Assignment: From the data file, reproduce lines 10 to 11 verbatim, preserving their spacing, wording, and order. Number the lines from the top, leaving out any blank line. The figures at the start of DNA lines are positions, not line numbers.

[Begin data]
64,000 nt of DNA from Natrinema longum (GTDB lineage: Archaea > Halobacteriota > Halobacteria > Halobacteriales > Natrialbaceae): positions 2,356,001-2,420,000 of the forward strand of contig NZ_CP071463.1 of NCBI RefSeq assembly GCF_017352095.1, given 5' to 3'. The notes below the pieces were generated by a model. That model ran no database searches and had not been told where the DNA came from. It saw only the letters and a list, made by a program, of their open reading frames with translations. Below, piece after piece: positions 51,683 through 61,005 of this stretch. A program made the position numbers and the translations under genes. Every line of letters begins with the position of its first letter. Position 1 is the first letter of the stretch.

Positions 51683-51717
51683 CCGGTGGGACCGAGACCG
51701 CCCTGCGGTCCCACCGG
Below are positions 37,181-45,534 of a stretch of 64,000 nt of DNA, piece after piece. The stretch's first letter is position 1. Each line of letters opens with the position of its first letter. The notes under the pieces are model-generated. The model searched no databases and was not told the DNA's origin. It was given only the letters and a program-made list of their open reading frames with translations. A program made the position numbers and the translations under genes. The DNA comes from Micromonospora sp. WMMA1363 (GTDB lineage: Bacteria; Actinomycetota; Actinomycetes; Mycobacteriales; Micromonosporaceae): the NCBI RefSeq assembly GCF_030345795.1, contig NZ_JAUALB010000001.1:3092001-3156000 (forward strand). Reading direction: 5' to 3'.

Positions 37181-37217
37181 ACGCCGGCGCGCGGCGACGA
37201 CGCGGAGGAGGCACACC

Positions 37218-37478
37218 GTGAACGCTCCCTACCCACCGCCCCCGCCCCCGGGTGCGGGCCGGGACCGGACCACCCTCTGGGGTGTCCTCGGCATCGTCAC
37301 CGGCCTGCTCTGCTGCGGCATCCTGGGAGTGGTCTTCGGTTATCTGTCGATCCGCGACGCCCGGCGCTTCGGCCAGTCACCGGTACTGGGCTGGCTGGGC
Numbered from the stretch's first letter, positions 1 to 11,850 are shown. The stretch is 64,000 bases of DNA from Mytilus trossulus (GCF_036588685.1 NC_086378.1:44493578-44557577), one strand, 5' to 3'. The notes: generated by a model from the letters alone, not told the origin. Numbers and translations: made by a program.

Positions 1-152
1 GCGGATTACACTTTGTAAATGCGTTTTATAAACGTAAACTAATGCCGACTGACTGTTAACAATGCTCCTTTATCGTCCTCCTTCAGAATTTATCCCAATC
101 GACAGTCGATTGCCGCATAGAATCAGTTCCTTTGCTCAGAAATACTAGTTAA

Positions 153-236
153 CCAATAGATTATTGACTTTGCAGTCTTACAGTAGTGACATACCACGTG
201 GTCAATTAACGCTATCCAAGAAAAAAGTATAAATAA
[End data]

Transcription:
37218 GTGAACGCTCCCTACCCACCGCCCCCGCCCCCGGGTGCGGGCCGGGACCGGACCACCCTCTGGGGTGTCCTCGGCATCGTCAC
37301 CGGCCTGCTCTGCTGCGGCATCCTGGGAGTGGTCTTCGGTTATCTGTCGATCCGCGACGCCCGGCGCTTCGGCCAGTCACCGGTACTGGGCTGGCTGGGC